Health & Fitness | December 12, 2022 12:11 pm

What Rooting for a Disappointing Sports Team Does to Your Body

Stressful matches can pose a legitimate risk to your heart

England supporters look on in despair after Harry Kane's penalty attempt sailed over the goalpoast.
A few million hearts pumped into overdrive after Harry Kane's penalty sailed over the goalpost this weekend.
PA Images via Getty Images

The phrase “they’re killing me” carries an uncomfortable kernel of truth.

Watching your favorite team lose can increase your risk of a cardiovascular event, according to years of research into the relationship between fandom and heart health. Reports on passionate supporters in Los Angeles, Germany, Japan and Spain have demonstrated that watching stressful games releases higher levels of hormones like cortisol and testosterone into the bloodstream, which puts the body under a tremendous amount of stress.

According to analysis from previous World Cup tournaments, fans’ risk of suffering an acute cardiovascular event can increase by threefold on match day. The most dangerous period is the initial two hours after the game begins.

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Why does the body react this way? A line from the Spanish study offers one fascinating (albeit depressing) perspective. Consider: “The cortisol data from this study are in line with social self-preservation theory, as higher cortisol secretion among young and greater soccer fans suggests that especially they perceived that a negative outcome of the match would threaten their own social esteem.”

That’s to say, the body responds to the potential for a loss as if it’s under attack. It activates its fight or flight system, which was once useful when faced with a threat in the jungle, but is a bit dubious/superfluous when watching, say, Kirk Cousins try to orchestrate a successful two-minute drill from your couch.

On one hand, this mix of passion and desperation is what makes sport so special. But little wonder there’s a physiological toll to pay from fans holding their breath ahead of field goals or at-bats or free-kicks; slamming their hands against tables after miscues; erupting into collective euphoria after game-changing moments; or utterly breaking down after close losses. In this World Cup’s quarterfinals alone, two games were determined by penalties and one ultimately hinged on a missed in-game penalty. Scans of fans in the stands told the entire story.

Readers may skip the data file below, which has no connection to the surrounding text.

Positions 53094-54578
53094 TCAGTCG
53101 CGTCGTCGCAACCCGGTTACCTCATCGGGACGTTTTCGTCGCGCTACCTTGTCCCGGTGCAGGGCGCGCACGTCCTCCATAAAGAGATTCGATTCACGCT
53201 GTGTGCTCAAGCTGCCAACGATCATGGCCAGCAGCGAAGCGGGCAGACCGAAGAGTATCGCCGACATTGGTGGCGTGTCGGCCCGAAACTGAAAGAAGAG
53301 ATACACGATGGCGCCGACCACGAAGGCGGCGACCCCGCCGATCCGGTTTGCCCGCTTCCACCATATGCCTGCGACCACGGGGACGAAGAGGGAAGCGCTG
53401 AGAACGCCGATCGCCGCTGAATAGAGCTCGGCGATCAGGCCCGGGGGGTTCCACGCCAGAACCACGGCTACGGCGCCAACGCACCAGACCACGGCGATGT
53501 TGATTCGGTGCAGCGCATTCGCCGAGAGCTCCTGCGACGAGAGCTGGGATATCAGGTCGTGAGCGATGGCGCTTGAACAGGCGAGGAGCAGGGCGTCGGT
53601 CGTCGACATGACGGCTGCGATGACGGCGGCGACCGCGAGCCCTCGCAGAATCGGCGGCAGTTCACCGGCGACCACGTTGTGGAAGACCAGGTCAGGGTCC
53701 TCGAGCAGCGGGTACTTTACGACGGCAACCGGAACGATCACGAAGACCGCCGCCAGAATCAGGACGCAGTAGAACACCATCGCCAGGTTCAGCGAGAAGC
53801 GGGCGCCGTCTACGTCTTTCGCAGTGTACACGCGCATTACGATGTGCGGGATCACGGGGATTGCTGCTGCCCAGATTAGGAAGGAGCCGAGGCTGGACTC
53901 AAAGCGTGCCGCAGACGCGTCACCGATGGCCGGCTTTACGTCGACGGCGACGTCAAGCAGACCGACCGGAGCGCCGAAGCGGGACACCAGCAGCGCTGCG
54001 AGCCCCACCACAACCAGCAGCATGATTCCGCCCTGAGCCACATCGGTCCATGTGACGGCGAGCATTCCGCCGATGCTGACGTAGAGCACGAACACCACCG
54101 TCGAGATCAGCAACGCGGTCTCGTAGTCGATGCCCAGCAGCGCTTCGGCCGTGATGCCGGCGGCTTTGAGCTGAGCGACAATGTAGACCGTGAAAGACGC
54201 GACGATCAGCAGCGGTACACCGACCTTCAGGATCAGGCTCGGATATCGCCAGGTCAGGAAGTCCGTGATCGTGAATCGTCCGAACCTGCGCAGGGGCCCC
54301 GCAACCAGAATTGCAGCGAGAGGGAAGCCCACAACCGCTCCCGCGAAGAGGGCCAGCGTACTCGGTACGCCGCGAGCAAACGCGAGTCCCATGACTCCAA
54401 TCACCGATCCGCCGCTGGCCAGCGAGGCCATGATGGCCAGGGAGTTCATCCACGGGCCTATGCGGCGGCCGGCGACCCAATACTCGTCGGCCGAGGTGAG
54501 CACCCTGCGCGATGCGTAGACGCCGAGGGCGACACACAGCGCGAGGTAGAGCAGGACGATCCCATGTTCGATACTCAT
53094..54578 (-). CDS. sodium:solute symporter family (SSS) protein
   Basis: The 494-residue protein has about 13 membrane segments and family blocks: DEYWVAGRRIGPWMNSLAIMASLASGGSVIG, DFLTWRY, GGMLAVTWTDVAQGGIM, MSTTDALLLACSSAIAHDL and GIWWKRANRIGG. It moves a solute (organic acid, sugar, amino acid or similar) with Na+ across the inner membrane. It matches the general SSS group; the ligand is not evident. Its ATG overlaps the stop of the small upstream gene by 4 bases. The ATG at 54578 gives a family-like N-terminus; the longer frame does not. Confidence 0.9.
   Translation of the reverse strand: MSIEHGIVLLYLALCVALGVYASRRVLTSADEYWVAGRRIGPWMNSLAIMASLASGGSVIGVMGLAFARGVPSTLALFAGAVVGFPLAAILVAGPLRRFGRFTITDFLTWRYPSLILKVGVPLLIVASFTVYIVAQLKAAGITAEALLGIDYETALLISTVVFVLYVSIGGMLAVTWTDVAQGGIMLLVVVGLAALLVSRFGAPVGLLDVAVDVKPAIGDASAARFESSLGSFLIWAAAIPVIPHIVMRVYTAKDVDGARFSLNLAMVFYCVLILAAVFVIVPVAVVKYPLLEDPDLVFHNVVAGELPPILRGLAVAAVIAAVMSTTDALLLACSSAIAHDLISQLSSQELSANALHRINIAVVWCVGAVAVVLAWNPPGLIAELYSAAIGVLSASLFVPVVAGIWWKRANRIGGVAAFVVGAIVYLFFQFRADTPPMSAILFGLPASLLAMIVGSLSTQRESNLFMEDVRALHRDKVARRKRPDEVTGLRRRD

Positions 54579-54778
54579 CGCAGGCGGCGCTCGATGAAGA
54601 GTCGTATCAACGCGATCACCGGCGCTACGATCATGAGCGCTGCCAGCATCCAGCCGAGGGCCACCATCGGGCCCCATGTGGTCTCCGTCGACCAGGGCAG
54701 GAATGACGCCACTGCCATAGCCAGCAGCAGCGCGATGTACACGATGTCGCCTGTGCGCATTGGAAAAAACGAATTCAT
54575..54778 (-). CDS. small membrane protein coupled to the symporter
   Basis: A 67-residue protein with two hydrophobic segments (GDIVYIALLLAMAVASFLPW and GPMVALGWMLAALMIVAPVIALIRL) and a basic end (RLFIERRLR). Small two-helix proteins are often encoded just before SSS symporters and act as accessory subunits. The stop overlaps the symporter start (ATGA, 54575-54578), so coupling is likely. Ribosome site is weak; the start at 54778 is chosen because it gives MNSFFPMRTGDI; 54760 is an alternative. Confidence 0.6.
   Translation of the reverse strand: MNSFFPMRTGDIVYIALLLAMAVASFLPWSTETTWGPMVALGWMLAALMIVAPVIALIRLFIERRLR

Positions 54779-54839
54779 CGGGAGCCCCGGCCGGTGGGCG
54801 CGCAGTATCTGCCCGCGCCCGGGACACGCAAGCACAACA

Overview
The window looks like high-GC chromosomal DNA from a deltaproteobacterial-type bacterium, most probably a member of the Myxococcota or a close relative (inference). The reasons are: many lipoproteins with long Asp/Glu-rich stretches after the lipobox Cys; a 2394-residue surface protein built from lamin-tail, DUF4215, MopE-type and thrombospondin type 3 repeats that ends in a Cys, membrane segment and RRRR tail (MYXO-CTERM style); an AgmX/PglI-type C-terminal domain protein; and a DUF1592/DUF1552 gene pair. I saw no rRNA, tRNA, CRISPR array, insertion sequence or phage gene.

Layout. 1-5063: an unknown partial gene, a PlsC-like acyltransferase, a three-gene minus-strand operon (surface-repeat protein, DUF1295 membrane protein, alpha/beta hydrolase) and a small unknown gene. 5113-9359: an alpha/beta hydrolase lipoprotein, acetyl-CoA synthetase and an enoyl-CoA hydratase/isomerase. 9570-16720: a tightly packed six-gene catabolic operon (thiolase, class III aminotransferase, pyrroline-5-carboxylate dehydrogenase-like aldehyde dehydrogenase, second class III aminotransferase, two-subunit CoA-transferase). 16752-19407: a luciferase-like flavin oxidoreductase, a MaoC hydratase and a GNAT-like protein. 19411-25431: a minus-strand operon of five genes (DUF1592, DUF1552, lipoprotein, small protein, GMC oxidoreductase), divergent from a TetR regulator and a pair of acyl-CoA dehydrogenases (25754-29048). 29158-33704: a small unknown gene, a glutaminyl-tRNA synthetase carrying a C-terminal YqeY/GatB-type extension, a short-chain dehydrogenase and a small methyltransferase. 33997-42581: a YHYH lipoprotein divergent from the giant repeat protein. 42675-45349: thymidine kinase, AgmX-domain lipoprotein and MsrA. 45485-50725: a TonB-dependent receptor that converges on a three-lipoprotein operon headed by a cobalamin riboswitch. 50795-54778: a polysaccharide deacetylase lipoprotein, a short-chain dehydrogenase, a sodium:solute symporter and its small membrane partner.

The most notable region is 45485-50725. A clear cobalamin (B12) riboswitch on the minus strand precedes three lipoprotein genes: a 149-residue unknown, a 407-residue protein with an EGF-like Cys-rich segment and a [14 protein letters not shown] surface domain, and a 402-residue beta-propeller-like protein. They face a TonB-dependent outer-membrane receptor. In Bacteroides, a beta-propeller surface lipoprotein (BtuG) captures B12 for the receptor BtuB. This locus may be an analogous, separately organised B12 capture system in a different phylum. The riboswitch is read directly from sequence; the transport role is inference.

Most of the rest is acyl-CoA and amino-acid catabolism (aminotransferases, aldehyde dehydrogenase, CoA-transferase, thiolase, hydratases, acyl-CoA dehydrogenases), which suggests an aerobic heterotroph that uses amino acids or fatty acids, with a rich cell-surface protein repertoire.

And that’s to say nothing of the inevitable, unhealthy trappings of a playoff run — the irregular sleep schedule it brings (namely the poor sleep that accompanies seeing your favorite team lose a game at 11:30 p.m.), the many pints at pubs, or deliveries of wings and pizza, or bags of Tostitos. You’d think winning the big game would lead to more feasting, but victorious fanbases actually consume less than the losing side…who tend to engage in a practice known as “vicarious losing.” (Drown your sorrows in salt and fat, basically.)

The answer isn’t to quit spectating sports, as feeling part of a fanbase has powerful mental health benefits, especially for aging supporters, who otherwise don’t have many communities to their name.

But striking some sort of balance in one’s viewing habits is crucial. Know your heart risks (your current health, your history) and however silly it may sound at the outset, or to your friends, recognize that cheering for your beloved club or country carries its risks. And remember, while losing sucks, there’s always next year. The same can’t be said for losing one’s life.